BarFly 2.0 Mount Review

Okay, what can we say – we are gear junkies.

All Three Mounts

The SRAM quickview, BarFly 1.0, and BarFly 2.0

BarFly’s new 2.0 Garmin mount is more aerodynamic and now supports the latest Di2/EPS junction boxes in comparison to its older cousin from years prior.  Specifically, there is a space designed at the bottom of the mount to attach the junction box to.  The mount itself sits level with your stem, instead of above or below, in an effort to reduce any extra drag.  Additionally, the mount offers two mounting positions and compatibility with two different computer sizes (the 200/500 and the 510/800/810).

Junction box

On the downside, the 2.0 is still slightly heavier than the SRAM quick mount and the previous BarFly generation.  However, if you are running Di2 or EPS, the BarFly 2.0 is a must have for junction box installation.

Weight

20 Grams

Shimano Dura-Ace Di2 9070 Review

The time of electronic shifting has finally come of age.  It offers precision shifting in all conditions, a self-trimming front derailleur, push button convenience, and low maintenance.  I was originally weary with the first generation of Dura-Ace electronic shifting, however, the Di2 9070 is definitely cream of the crop.

The Di2 9070 Groupset

Here are several key features on the new Dura-Ace 9070 Di2:

1.  There are multiple shifting options available – “climbing”, “sprint”, bar-end, and standard brake lever.  The new junction box (SM-EW-90 A/B) enables the rider to connect any of these shifting options neatly below the stem and the box can be mounted anywhere you would like.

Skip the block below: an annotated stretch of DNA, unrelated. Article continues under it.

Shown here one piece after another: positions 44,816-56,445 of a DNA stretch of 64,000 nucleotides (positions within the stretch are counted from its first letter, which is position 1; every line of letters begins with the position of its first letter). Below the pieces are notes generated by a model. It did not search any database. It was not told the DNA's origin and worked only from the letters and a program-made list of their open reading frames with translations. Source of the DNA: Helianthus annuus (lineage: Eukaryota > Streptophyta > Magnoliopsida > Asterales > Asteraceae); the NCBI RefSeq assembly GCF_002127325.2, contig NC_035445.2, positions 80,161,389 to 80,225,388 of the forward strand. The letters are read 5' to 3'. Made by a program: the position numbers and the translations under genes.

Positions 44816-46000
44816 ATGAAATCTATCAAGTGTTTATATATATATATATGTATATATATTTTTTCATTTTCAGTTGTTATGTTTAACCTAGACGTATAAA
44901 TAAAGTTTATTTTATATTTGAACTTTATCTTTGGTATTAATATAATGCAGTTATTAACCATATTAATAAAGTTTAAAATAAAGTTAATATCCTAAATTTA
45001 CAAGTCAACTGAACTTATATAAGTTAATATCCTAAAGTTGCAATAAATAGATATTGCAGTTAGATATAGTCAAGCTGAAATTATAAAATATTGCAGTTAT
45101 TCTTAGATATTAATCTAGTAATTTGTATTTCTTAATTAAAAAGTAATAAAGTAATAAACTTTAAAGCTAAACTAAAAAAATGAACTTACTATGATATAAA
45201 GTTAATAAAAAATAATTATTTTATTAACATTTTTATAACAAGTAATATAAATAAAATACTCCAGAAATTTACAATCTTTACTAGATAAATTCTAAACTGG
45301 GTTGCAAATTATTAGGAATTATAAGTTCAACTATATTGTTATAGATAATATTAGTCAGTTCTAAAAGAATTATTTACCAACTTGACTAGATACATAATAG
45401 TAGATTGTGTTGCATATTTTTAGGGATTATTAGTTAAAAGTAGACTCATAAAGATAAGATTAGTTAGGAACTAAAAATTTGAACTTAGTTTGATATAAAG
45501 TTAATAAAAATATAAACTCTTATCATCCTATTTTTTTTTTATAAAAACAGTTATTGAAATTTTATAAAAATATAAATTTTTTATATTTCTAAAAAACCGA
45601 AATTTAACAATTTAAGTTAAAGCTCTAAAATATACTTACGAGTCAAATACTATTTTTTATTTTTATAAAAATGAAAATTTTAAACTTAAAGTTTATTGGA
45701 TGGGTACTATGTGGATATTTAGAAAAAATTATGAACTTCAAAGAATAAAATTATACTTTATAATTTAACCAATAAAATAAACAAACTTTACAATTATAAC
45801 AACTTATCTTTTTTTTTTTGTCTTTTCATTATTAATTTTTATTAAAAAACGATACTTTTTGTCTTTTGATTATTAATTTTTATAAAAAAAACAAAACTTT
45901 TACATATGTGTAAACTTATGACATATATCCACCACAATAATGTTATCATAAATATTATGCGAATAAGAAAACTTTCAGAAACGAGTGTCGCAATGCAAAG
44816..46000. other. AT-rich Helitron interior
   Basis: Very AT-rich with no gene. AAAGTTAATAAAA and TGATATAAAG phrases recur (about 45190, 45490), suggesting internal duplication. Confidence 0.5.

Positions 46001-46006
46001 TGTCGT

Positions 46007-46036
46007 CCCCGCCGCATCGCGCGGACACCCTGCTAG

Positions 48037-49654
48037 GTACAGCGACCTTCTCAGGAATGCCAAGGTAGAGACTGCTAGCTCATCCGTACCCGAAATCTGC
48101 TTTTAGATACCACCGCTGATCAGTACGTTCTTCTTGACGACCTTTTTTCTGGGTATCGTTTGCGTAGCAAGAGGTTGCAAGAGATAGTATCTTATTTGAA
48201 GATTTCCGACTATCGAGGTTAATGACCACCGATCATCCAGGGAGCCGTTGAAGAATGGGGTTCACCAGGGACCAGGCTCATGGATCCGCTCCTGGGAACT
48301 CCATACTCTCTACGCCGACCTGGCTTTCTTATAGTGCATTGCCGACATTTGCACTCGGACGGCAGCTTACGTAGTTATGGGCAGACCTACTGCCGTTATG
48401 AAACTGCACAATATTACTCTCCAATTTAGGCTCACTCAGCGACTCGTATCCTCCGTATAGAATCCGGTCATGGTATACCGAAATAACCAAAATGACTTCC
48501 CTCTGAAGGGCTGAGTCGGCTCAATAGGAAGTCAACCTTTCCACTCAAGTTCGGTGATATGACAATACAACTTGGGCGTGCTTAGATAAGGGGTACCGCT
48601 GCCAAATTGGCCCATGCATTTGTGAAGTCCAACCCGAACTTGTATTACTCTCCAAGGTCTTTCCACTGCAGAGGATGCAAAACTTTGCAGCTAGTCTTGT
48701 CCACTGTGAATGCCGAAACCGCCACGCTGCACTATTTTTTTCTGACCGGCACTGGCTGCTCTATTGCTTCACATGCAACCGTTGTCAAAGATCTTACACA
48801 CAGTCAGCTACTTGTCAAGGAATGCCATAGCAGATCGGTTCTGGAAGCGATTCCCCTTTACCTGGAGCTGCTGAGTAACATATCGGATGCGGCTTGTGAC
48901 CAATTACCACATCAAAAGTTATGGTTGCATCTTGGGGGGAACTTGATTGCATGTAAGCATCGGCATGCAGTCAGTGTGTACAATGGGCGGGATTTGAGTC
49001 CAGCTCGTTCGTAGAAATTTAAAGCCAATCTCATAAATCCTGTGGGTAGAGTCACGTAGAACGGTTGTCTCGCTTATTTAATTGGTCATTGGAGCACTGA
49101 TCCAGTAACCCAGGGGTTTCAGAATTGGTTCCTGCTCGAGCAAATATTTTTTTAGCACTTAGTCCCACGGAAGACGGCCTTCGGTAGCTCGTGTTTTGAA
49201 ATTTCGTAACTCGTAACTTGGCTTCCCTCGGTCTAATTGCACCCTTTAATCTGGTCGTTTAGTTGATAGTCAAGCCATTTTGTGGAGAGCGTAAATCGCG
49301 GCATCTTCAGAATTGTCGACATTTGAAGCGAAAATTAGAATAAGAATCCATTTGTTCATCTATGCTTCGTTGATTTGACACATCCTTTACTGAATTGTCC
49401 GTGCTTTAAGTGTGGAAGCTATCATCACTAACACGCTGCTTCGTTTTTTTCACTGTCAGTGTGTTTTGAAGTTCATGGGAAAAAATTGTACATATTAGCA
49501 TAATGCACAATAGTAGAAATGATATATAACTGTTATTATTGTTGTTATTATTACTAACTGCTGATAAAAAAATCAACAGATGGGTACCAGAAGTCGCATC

2. The PC linkage device allows you to plug your bike into a desktop computer (talk about Back to the Future! Will I warp in time when I hit 1.21 gigawatts? ) to program the functionality of each shifter and update the firmware of each component.  For example: You can now program the shifters to “multi shift” (which allows the bike to continuously shift as long as you continue to hold the shift lever).  The PC link also allows the use of advanced software to diagnose and troubleshoot any problems.

3. The shifter lever has been re-designed and offers a comfortable feel.

4. The battery is completely internal and rests directly inside your seat post.  You can remove the battery for charging or use an external plug located at the junction box.

5. With the external battery, the entire system weighs only 60 grams more than the Dura-Ace 9000 mechanical group set.

6. The Etube wire can be purchased in various lengths to allow for a precise cable run.

7. It is 11-speed and can be configured with up to a 28t cassette.

E-tube Project Software for programming, troubleshooting, and customization

Real World Testing:

I took my Cevelo R5 VWD equipped with the new Shimano 9070 Di2 towards route 9W and into Rockland, NY for the GFNY13 training ride.  The ride consists of approximately 100+ miles and 6,000+ feet of climbing, and not to be forgotten, some 15mph wind gusts that certainly added to the challenge.